GS 3: Indian Economy and issues relating to planning, mobilization, of resources, growth, development and employment.
The Ministry of MSME (Micro, Small and Medium Enterprises) has revised the MSME guidelines and included retail and wholesale traders under the ambit of MSME. Previously, MSME included only manufacturing enterprises and services enterprises
Why it is a significant move
- It was a long-standing demand of the trader associations and will support the community to survive, revive and thrive.
- It will benefit the traders to avail the benefits of priority sector lending of RBI.
- The decision is expected to benefit 5 crore retail and wholesale traders in the country.
- It will allow them to register themselves in the Udyam Registration portal and avail the benefits of various schemes of the ministry.
Classification of MSME
|Investment||<1 crore||<10 crores||<50 crores|
|Turnover||<5 crores||<50 crores||<250 crores|
Importance of the MSME sector in the Indian economy
- Employment provider: It employs around 120 million people. It is the country’s second-largest employment generating sector, second only to agriculture.
- The backbone of the Indian economy: MSME sector, in our country, act as a bulwark against the global economic shocks, besides providing an entrepreneurial base to a large section of people.
- Checks rural-urban migration: A stable and growing MSME sector reduces immigration in urban areas, thus reducing the resource stress in these areas.
- GDP and exports: the sector contribute 6.11% of the manufacturing GDP and around 25% of the service sector GDP and around 9% of the overall GDP. Moreover, they constitute around 45% of India’s overall exports.
- Inclusive Development: MSME ensures equitable distribution of national income and checks regional imbalances. Around 20% of MSMEs are based in rural areas, which indicates a significant rural workforce in the sector.
Challenges faced by the MSME
- Finance crunch: It is estimated that more than 90% of the MSME lacks credit facilities from formal institutions. They rely more on informal institutions like money lenders, who charge exorbitant interest rates.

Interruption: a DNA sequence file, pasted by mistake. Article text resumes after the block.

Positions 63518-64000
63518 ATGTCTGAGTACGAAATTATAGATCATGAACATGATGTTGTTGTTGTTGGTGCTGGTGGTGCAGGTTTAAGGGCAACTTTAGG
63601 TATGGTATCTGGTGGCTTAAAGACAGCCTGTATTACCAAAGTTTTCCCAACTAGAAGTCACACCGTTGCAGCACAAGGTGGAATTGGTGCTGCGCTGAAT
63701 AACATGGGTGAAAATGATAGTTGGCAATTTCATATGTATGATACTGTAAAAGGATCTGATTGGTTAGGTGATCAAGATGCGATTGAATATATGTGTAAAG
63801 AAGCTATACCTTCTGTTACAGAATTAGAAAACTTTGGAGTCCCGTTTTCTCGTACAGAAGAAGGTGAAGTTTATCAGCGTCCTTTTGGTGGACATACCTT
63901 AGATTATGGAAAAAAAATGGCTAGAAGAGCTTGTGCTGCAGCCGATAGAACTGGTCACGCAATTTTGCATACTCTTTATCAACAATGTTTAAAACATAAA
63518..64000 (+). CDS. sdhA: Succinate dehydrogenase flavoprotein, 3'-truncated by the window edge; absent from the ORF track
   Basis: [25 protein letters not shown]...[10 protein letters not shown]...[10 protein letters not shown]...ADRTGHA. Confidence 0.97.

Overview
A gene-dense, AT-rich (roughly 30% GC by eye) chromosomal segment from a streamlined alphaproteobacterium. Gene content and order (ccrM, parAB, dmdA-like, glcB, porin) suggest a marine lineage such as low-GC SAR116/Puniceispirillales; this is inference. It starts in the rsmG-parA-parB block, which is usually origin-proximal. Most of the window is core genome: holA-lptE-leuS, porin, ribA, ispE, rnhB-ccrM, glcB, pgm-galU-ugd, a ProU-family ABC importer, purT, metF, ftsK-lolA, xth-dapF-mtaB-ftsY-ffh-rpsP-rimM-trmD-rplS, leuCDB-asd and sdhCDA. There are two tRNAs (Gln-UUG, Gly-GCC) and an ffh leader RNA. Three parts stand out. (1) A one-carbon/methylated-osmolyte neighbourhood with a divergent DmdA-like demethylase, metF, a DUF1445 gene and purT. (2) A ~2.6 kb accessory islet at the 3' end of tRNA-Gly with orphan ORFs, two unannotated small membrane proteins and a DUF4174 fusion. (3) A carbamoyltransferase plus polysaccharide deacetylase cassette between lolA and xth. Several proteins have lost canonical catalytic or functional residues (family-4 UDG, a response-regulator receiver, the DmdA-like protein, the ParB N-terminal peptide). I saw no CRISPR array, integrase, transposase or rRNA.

- Lack of basic infrastructure: Though MSME has been growing rapidly, the lack of basic facilities like power, roads, connectivity to towns etc have been hindering their growth potential.
- Lack of technology: We are, presently, in an era of a digital revolution. MSMEs, however, remains detached from technological advancements and hence produces low-quality products with high capital.
- Lack of skill development and training: MSMEs, in our country, are more like a family business. The skills get carried over by the next generation and the process goes on. With time, their adaptability to the present situation remains a cause of concern.
- Ripple effect of a few government steps: The steps like Demonetisation, GST and the COVID-19 induced lockdown, though had noble intentions, have adversely affected the operation of MSMEs
- Improve the penetration of institutional credit: The government has been expediting this through measures like the Mudra scheme, Stand-up India, Credit Linked Subsidy Scheme and the ECLGS. NGOs should be roped in for better implementation of these schemes.
- Promote Research and Development: To align with the international standards, innovation is a must. This needs pro-active government support. Schemes like ASPIRE (A Scheme for Promotion of Innovation, Rural Industry and Entrepreneurship) are a welcome step.
- Improve marketability: The products of MSME needs to be made global, which needs skill upgrade. Schemes like SFURTI (Scheme of Fund for Regeneration of Traditional Industries) need to be implemented well to achieve this objective.
- Special provisions should be made under GST to ease burden on this sector.
- Improve the quality of products produced by the MSMEs. The Zero Defect Zero-Zero Effect scheme needs to be implemented well.